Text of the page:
Four years have passed since the very first announcement of Biomutant. Unveiled in August 2017 and then presented at gamescom, the title immediately carved out a slice of fans thanks to the mix it presented. An open world with RPG elements in which we control animals in a world that is on its way to ruin. I candidly admit that I was really fascinated by it, even if I didn't know much more about the titles, only to forget it after some time. The premises, then, did not seem exactly the best.

Development is in the hands of experiment 101, a software house composed of about twenty members co-founded in 2015 by Stefan Ljungqvist, former art director and game director of Avalanche Studios, known for the series Just Cause, which is bought by THQ Nordic in 2017. So, a newly born software house, working on an open-world GDR of which, for years, there has been practically no news. These are the foundation for a great canceled title! The arrival of the pandemic and the resulting global problems had practically convinced me of this idea. Instead, luckily, Experiment 101 made a comeback by announcing the release date of the game and today Biomutant is alive, he is among us and I am finally here to tell you about it.

Here is Biomutant

The world of Biomutant, or what remains of it, has been hit by an incredible wave of pollution caused by a large company, the Toxanol. The extraction of rare earths and nuclear plants produced waste and the landfills were now saturated and it was decided to begin to pour everything into the sea. It was polluted so much and so deeply that the genetic code of the animals changed quickly, thus causing a second evolution and the disappearance of the previous inhabitants of what is called Mondochefù. Now, everything has grown around the great Tree of Life, which is however suffering from some monsters, the World Eaters, which are destroying its roots. Consequently, our job is to save the tree to allow life to continue to bloom. Or not.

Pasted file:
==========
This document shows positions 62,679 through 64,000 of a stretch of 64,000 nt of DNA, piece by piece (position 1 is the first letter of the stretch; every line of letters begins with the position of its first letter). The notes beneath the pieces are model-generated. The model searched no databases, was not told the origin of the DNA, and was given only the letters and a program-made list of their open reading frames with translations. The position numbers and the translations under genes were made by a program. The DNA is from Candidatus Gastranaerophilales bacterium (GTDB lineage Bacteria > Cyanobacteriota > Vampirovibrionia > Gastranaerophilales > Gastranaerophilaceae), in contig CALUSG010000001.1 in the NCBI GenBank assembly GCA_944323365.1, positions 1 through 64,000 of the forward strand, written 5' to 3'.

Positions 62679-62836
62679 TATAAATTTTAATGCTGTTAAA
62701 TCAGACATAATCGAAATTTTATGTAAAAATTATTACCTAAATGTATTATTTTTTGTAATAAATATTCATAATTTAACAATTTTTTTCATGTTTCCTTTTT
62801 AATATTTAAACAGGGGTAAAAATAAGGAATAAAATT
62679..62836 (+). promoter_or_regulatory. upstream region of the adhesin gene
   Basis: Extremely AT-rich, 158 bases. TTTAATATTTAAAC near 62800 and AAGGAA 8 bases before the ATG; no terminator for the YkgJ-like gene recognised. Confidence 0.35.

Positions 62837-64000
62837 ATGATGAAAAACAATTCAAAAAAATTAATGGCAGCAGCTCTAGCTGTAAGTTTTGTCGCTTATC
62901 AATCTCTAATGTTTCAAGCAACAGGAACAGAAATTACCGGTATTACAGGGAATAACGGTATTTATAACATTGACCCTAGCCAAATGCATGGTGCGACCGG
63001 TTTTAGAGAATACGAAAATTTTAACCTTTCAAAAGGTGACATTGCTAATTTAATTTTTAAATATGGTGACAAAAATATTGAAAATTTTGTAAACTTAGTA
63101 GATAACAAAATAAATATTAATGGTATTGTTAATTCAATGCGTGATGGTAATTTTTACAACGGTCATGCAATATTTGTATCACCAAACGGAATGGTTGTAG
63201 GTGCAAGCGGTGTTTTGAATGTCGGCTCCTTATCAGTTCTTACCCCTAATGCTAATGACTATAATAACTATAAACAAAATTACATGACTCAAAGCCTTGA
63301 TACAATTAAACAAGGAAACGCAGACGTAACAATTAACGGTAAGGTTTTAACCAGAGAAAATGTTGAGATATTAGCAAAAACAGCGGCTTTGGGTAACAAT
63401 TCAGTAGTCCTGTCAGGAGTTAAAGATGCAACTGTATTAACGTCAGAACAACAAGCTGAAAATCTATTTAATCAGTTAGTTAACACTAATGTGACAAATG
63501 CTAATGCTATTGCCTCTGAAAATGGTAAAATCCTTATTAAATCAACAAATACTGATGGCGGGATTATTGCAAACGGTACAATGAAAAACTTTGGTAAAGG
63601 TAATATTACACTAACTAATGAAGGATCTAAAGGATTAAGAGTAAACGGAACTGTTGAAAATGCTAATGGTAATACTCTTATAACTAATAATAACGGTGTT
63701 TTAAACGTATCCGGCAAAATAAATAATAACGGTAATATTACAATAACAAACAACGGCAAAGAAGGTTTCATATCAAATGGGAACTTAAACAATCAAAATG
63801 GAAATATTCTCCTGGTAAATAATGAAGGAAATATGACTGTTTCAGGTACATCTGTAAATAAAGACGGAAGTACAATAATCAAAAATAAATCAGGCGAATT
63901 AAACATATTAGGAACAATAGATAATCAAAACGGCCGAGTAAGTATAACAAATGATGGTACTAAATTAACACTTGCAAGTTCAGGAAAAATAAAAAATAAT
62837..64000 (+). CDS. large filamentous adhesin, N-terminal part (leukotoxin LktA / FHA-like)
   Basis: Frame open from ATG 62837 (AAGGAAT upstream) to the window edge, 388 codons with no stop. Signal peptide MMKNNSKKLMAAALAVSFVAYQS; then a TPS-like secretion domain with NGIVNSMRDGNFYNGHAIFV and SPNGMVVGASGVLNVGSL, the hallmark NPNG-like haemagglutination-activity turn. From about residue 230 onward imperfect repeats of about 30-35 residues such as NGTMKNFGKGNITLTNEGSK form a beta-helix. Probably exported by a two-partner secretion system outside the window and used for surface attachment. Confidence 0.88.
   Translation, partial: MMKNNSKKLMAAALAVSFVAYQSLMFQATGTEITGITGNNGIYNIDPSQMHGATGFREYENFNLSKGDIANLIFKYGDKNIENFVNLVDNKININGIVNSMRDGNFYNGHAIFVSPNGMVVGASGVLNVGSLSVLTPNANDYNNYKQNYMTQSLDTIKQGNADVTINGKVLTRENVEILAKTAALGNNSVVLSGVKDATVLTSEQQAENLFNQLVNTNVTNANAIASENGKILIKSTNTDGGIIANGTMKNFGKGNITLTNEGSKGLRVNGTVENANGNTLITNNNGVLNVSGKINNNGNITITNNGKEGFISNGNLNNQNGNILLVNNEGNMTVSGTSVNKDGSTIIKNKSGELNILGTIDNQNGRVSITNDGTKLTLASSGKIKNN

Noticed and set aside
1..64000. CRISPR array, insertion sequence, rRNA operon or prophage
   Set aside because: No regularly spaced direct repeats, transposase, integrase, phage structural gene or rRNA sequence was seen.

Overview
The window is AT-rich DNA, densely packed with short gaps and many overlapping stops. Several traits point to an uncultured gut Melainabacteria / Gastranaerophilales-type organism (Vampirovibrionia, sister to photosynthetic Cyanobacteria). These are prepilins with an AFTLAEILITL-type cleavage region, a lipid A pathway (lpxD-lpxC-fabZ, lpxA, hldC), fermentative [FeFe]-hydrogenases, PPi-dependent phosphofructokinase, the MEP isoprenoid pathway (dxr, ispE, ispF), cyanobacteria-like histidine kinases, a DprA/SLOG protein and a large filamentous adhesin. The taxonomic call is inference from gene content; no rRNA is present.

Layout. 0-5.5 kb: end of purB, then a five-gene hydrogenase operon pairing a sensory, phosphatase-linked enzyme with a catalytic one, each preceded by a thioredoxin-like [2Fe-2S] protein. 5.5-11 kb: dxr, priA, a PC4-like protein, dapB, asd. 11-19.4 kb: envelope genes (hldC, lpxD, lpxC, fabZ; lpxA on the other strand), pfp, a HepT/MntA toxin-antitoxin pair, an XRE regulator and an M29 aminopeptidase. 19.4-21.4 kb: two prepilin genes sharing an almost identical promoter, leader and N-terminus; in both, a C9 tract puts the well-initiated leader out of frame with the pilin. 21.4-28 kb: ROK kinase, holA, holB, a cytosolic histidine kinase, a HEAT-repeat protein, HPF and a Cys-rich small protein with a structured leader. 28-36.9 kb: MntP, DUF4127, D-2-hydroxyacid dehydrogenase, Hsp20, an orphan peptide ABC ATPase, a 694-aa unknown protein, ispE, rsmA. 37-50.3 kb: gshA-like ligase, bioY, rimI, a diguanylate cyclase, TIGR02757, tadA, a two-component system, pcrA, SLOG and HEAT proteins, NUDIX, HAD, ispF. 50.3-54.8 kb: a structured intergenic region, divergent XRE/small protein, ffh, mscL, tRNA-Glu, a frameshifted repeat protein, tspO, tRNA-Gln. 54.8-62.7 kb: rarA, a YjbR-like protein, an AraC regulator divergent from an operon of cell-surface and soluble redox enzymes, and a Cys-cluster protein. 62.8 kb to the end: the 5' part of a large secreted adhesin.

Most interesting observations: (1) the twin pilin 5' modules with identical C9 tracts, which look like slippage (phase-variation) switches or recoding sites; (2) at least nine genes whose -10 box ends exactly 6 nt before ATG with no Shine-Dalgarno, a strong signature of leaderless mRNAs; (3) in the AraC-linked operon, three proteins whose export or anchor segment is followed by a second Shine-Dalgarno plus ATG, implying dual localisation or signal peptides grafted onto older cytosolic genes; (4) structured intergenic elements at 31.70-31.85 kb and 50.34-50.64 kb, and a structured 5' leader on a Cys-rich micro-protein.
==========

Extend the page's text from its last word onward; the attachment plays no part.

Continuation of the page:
These are the simple premises of the history of Biomutant, which is soon joined by another goal. We need to bring together the tribes scattered around the world, a task that the mother of the protagonist, creator of a martial art as well as a real philosophy of life, succeeded in Wung-Fu. The six adepts of the teacher are now the chieftains, each with its tendency towards light or dark. The Ki is another of the elements that permeates the inner world of Biomutant and our actions, represented by our consciousness - divided precisely between the light side and the dark side - in the form of two cute little animals. Whenever we are given the chance to take a choice towards either side, they pop up and start bickering with each other, with often nice results. With this premise I therefore imagined that our choices in one or the other direction would have a great impact on the game world and the rest of the story in front of us. Unfortunately this is not the case.

A cross between realism and cartoon

At the beginning of the game, immediately after the initial tutorial zone, a choice is imposed on the player, namely if save or destroy the Tree of Life based on which tribe you choose to support. As said before, each of them has a more or less marked tendency towards light or darkness and the first two we must necessarily deal with are opposites of the karma system of the game, or Absolute Light or Absolute Darkness. Based on the Sifu that we decide to support changes our final purpose and the path taken. At least, on paper. In fact, I completed the game twice following the two different paths but, apart from some dialogue and the last cut-scene, practically nothing has changed. The thing that bothered me most is that the bad ending… it's not really bad! However, a positive and hopeful meaning is given to our actions and the consequences that derive from them but everything always falls into the discourse between harmony between Light and Darkness, between positive Karma and negative Karma, between black and white, as well as self-determination and the imposition on destiny, which is made up of our choices, all elements at the base of the philosophy of the game.